I would suggest that you NOT learn to do a noon sight. I know that sounds like blasphamy to the start up navigators . I saw too many people that once they learned to do a noon sight , they never went any farther. A noon sight is one of the more difficult sights to get any accuracy on, and if you have a few minutes of cloud cover at the wrong time, you are out of luck for another 24 hours. Once you know how to do a proper LOP, you have the basic for the rest of the joy of celestial nav. Star sights only take a couple of more steps than sun sights, and are not any more difficult (if you have a scope on your sextant) and planets and moon are just a small variation of stars. One of the nice things is to do a sunsight and a moon sight for an actual fix during daylight hours. Yes, the moon is available during the daytime for about 1/3 of the month. I tried star sights with a Davis lifeboat sextant, and could not get any sort of clarity of the horizon. I used an English EBBCO plastic sextant for about 12 thousand miles, and it worked fine with its 3 power scope. As far as time went, I used a Radio Shack Time Cube, and a stop watch. With the wife taking times and recording my readings, I could take a round of 3 stars, 3 shots each during evening twilight. I know that was overkill, but it (Mexico to Marquesas) was my first long passage. A year later, going from the Tuamotus to Hawaii, I took a shot every other day until we got close. I eventually baught a nice 3/4 size Tamaya at about the same time as GPS was becoming affordable, and I have only used it a few times. I need to relearn it all, but I will be up to speed before I go off shore again. I like electronics, but I have no faith in it. ____My 2 cents worth. ______Grant.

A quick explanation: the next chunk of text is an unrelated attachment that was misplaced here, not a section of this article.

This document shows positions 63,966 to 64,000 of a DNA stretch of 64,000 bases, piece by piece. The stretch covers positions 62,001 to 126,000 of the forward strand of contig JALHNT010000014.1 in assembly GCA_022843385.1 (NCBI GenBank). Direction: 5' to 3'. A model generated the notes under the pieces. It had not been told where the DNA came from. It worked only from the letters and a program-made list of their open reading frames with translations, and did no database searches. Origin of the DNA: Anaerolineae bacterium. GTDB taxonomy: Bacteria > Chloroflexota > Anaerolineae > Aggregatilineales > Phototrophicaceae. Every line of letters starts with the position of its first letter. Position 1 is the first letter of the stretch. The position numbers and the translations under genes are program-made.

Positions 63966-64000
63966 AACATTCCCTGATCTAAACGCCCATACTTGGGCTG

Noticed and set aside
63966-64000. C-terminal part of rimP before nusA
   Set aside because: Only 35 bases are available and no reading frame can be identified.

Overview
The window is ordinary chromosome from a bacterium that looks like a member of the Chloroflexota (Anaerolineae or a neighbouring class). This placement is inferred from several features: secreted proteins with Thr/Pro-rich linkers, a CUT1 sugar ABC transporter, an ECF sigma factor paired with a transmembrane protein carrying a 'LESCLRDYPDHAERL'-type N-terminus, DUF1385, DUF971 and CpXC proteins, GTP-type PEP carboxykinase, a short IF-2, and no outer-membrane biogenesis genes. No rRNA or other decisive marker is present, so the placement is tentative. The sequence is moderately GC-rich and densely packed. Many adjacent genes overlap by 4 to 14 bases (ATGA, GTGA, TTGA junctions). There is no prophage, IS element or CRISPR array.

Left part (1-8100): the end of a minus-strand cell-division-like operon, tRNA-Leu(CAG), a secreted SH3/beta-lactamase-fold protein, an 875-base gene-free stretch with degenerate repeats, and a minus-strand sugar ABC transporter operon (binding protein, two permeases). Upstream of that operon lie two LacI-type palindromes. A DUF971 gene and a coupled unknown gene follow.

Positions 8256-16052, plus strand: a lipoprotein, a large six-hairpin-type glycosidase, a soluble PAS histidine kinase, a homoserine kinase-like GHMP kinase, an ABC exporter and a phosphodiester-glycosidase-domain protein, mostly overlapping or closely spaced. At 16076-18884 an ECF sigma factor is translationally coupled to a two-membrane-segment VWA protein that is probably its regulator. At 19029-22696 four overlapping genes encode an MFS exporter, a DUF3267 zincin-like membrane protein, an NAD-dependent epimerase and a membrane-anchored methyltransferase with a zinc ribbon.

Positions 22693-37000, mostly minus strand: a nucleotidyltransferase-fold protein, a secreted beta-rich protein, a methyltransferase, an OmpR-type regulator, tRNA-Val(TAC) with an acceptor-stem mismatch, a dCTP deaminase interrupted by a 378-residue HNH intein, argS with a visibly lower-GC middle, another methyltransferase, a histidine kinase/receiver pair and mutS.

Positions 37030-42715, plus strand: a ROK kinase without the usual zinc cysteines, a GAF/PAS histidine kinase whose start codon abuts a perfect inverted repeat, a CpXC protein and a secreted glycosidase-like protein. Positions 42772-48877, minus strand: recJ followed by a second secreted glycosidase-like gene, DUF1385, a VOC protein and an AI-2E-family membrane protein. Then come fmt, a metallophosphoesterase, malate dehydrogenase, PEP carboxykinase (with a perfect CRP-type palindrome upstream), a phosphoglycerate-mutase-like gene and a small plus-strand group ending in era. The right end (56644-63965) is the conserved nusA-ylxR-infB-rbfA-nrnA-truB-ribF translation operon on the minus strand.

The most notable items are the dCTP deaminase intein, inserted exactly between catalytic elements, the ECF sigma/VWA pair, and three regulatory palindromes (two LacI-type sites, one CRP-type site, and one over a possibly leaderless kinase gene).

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Old 10-09-2013, 06:32   #30
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I find unless I average several shots. I get about 5-8 nM on noon sights. That's improves to,under 5nm. Rarely get much lower then that

Dave